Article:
I love The Kids in the Hall. The Canadian sketch comedy group, which rose to fame with their Lorne Michaels (Saturday Night Live) produced television show (1988-1994), embodies a unique blend of quirk and surreal not seen on television since Monty Python’s Flying Circus (1969-1974). The Chicken Lady, the Girl Drink Drunk, and Manny Coon’s art school commencement speech, are comedy classics that are as hilarious now as they were twenty years ago. Needless to say, I was pretty excited to sit down and watch The Kids in the Hall: Brain Candy (1996), the troupe’s feature film debut that has been released to DVD by the good folks at Warner Archive.
Unfortunately, if Brain Candy is any indication, The Kids in the Hall – like their SNL brothers and sisters – are unable to sustain their unique brand of comedy over the course of ninety minutes. The film follows Dr. Chris Cooper (Kevin McDonald), a doctor who invents a new prescription drug for depression. The drug hones the patient’s mind – chemically, we are continuously reminded – onto his or her favorite memory. Meanwhile, falling profits at Don Roritor’s (Mark McKinney) pharmaceutical company push the executive to take drastic steps. He rushes Cooper’s drug, named GLeeMONEX (Get it? Glee+Money!), into production – before testing is complete. Despite Cooper’s initial reluctance, the drug goes on to beat penicillin. Everything seems to be going peachy – Cooper gets laid, Roritor’s profits go up, a closeted father comes out to his family with a musical number (“I’m Gay!”), and grunge singer Grivo changes his tune – until the drug’s first patient lapses into a happiness coma.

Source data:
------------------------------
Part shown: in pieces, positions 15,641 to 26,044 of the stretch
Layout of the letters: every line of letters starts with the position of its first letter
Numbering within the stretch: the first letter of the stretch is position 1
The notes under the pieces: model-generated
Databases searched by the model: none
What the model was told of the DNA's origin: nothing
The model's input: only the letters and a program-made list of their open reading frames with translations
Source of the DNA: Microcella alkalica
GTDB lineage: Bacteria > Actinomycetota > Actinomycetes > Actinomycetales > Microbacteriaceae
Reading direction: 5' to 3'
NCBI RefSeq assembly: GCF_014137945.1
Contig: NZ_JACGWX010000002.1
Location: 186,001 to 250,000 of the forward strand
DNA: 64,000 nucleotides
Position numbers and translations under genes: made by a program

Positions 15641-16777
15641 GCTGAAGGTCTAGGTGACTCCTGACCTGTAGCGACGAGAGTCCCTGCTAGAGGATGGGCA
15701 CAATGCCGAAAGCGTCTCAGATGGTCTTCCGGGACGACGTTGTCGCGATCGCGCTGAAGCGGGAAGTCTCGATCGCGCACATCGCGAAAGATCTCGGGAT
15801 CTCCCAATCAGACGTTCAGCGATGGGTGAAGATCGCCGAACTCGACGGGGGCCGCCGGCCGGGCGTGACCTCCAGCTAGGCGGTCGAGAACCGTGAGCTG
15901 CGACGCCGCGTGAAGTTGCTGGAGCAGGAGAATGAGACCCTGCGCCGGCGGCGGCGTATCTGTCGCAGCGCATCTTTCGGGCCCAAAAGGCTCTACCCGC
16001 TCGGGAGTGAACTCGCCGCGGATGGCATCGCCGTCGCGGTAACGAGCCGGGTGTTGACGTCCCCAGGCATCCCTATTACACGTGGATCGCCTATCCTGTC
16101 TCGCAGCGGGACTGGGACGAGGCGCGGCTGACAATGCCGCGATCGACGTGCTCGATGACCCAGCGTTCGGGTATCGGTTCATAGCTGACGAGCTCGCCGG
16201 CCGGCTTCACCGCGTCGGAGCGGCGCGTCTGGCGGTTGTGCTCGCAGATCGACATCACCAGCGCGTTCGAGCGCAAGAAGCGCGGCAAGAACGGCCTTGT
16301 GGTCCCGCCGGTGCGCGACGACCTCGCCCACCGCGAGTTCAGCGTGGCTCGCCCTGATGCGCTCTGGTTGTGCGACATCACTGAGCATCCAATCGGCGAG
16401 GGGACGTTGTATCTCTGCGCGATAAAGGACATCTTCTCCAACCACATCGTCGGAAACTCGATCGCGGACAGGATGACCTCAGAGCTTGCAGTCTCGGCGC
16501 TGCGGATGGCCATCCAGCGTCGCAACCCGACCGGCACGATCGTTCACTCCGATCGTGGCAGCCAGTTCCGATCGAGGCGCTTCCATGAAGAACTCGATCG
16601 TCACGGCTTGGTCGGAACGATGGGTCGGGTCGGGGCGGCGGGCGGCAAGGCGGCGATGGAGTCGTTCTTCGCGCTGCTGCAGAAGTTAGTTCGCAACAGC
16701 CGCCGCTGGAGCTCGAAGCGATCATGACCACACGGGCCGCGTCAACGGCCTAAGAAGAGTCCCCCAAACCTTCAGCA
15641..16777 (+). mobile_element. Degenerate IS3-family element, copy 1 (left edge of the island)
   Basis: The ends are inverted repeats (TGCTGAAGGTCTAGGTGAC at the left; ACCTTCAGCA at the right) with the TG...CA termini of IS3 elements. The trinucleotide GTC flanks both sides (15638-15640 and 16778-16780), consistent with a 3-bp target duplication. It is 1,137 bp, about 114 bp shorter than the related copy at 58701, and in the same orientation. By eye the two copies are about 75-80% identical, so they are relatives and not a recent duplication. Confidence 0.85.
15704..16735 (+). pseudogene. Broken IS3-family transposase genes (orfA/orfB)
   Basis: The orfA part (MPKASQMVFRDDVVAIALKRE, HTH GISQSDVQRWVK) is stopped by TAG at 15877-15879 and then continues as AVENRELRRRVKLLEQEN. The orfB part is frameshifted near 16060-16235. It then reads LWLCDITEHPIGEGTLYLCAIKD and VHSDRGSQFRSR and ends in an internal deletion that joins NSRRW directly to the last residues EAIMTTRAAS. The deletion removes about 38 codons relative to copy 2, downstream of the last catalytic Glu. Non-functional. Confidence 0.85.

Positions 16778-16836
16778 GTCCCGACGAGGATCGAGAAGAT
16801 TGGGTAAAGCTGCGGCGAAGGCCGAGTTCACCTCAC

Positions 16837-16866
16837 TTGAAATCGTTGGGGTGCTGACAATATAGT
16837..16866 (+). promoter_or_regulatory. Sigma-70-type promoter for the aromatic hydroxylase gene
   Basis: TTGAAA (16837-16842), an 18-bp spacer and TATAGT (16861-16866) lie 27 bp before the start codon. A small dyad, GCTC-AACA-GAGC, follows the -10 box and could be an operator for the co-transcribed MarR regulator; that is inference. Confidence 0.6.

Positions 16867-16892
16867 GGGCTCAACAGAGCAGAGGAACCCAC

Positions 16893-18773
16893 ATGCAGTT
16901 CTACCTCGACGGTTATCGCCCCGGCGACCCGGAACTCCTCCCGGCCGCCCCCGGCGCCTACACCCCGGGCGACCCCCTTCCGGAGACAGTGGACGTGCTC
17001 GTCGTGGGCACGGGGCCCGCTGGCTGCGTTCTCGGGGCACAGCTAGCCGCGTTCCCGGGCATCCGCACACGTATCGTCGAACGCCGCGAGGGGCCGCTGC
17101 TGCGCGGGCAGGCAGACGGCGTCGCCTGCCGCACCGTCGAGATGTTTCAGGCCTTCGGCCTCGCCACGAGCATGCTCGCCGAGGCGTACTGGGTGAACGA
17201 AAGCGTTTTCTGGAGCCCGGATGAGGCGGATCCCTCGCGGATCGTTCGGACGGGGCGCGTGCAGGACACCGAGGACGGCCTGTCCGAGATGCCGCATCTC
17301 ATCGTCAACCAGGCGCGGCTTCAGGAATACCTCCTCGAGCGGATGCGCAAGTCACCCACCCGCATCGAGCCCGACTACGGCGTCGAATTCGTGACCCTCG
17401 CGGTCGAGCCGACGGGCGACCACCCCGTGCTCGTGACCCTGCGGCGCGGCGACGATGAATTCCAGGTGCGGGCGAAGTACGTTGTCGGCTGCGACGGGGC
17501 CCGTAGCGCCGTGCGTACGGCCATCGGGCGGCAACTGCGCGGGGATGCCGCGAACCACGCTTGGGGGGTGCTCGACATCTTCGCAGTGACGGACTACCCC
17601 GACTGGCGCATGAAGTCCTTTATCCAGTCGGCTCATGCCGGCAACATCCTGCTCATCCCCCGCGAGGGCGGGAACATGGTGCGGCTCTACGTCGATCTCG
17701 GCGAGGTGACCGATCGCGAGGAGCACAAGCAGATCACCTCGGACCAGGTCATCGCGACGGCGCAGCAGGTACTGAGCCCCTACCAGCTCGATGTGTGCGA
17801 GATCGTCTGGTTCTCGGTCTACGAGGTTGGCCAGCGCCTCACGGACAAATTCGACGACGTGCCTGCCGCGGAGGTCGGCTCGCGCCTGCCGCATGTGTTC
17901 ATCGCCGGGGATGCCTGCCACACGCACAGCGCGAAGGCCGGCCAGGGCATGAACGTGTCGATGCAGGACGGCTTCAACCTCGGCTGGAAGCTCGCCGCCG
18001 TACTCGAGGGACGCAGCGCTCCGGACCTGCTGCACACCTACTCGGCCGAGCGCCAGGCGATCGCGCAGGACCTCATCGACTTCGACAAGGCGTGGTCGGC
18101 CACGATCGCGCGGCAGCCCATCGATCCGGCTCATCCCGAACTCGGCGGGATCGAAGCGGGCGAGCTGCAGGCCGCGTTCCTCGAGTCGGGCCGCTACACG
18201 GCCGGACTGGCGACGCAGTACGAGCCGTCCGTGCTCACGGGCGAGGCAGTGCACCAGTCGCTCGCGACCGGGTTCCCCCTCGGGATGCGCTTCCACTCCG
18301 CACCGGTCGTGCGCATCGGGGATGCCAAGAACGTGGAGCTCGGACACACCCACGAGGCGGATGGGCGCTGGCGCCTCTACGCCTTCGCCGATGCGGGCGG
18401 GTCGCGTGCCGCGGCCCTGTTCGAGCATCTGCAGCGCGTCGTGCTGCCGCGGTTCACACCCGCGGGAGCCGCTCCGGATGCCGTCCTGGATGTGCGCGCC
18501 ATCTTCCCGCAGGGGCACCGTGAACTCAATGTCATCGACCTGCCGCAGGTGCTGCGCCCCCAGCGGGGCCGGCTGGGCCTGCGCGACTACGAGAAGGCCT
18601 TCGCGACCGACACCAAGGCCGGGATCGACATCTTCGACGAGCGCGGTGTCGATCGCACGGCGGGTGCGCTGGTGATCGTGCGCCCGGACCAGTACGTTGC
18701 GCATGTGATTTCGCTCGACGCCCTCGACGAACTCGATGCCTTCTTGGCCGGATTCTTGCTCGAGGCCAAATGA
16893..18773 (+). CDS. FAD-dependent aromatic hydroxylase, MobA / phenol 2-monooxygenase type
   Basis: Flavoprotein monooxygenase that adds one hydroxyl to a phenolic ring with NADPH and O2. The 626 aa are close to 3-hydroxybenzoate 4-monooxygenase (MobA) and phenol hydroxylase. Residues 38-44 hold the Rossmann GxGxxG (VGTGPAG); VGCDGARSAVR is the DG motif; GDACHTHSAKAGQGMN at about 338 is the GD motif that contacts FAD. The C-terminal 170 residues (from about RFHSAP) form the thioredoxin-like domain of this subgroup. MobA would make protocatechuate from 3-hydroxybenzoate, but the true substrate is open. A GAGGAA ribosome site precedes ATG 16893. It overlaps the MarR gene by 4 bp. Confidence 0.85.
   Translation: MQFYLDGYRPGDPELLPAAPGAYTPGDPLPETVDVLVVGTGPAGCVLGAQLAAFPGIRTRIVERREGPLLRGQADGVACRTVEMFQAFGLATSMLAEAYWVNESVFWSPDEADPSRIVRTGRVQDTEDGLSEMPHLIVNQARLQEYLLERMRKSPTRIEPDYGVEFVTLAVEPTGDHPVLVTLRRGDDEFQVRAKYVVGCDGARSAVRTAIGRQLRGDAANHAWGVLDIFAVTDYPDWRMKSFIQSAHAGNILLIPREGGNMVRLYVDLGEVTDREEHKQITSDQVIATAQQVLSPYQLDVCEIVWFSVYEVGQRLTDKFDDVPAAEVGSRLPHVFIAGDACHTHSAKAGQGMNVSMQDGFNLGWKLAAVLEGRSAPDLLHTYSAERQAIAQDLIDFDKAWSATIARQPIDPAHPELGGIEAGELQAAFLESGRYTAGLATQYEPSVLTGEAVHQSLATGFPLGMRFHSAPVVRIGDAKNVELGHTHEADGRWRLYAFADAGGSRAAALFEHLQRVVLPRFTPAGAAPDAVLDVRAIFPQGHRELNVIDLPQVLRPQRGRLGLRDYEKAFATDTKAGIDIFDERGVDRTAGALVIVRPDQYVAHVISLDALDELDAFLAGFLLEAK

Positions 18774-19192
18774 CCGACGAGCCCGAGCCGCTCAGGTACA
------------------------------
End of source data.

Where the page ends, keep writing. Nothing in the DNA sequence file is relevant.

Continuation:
Of course, being a Kids in the Hall film, the narrative is given equal emphasis as its comedic digressions. For instance, one scene depicts Roritor’s agro marketing executive – and one of the film’s best caricatures – Cisco (Bruce McCulloch) from reading dialogue straight out of the Vitajex sequences in A Face in the Crowd (1957) to randomly getting a bird beak in his eyeball. This structure isn’t incredibly surprising. The Kids are throwing a lot of jokes at the wall to see what sticks. What is surprising, however, is how little of it sticks – even for this fan of the series. For instance, Cooper meets a young boy (McCulloch again) – subtly named “Cancer Boy” – stricken by cancer. The boy’s blend of physical lethargy and mental optimism is meant to embody some the blackest humor imaginable. Yet, and this is surprising considering that The Kids can do dark comedy really well, it inspires an initially uncomfortable chuckle before it just comes across as being mean (allegedly, the character made the film’s studio uncomfortable and may have led them to pull back efforts to market the film).
The talent of The Kids is undeniable and the troupe has the commendable ability to utilize a core of five members as an ensemble of characters (Thompson and McCulloch show a real range here) inhabiting the same universe (sometimes the same scene). However, this isn’t their shining moment. Fans of the troupe may be drawn to pick up the Warner Archive title (which is a manufactured DVD on demand service; if you’re unfamiliar with the label, these are barebones releases) but they may find themselves disappointed with what they find. Brain Candy is hardly better than Coneheads (1993) or most of the other SNL movies; it shows the same seams and gets stuck in the same potholes that come with trying to turn a bunch of sketches focused on one subject into a film.